When Dale Carnegie asked the famous radio news analyst, H. V. Kaltenborn, if he had any advice to give to the young men of America who are eager to succeed, he said, “Yes, go to bat with yourself every morning. We talk a lot about the importance of physical exercise to wake us up out of the half-sleep in which so many of us walk around. But we need, even more, some spiritual and mental exercises every morning to stir us into action. Give yourself a pep talk every day.”
Is giving yourself a pep talk every day silly, superficial, childish? No, on the contrary, it is the very essence of sound psychology.
“Our life is what our thoughts make it.”
These words are just as true today—through books and movies like “The Secret”—as they were eighteen centuries ago when Marcus Aurelius first wrote them in his book Meditations: “Our life is what our thoughts make it.”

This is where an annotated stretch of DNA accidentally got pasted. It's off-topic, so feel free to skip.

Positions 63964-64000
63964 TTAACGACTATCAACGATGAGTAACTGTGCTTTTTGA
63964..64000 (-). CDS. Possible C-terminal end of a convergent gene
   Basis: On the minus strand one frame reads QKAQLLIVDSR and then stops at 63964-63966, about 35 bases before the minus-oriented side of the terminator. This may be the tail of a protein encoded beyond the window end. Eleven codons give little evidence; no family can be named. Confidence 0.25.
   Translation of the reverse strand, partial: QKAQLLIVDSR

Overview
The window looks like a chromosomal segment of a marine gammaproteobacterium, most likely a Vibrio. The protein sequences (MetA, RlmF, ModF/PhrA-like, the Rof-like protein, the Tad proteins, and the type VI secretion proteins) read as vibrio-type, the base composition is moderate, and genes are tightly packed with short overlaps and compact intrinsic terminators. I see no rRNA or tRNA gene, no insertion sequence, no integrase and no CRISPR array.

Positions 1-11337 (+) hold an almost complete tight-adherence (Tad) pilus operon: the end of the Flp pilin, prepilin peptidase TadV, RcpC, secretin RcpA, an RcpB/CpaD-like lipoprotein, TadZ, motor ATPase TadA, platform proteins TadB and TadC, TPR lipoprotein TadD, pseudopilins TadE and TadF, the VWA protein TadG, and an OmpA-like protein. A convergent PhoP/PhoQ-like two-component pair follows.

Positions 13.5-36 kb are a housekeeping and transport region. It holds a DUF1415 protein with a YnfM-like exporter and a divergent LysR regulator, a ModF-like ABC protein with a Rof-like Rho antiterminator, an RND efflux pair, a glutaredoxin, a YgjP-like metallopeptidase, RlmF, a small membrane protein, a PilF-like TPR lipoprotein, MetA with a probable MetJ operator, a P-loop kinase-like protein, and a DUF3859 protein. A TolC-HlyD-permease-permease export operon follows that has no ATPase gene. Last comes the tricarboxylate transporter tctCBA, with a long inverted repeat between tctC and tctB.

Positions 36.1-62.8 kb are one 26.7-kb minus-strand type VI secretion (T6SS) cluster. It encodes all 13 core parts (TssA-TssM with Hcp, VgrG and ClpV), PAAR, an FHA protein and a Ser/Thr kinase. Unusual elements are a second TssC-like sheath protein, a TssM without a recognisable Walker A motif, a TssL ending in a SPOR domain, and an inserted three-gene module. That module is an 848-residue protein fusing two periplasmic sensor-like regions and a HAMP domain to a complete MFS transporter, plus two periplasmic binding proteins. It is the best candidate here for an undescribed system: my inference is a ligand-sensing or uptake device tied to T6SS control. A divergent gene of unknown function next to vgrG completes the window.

By talking to yourself every hour of the day, you can direct yourself to think thoughts of courage and happiness, thoughts of power and peace. By talking to yourself about the things you have to be grateful for, you can fill your mind with thoughts that soar and sing.
By thinking the right thoughts, you can make any job less distasteful. Your boss wants you to be interested in your job so that he or she will make more money. But let’s forget about what the boss wants. Think only of what getting interested in your job will do for you. Remind yourself that it may double the amount of happiness you get out of life, for you spend about one half of your waking hours at your work, and if you don’t find happiness in your work, you may never find it anywhere. Keep reminding yourself that getting interested in your job will take your mind off your worries, and, in the long run, will probably bring promotion and increased pay. And even if it doesn’t do that, it will reduce fatigue to a minimum and help you enjoy your hours of leisure.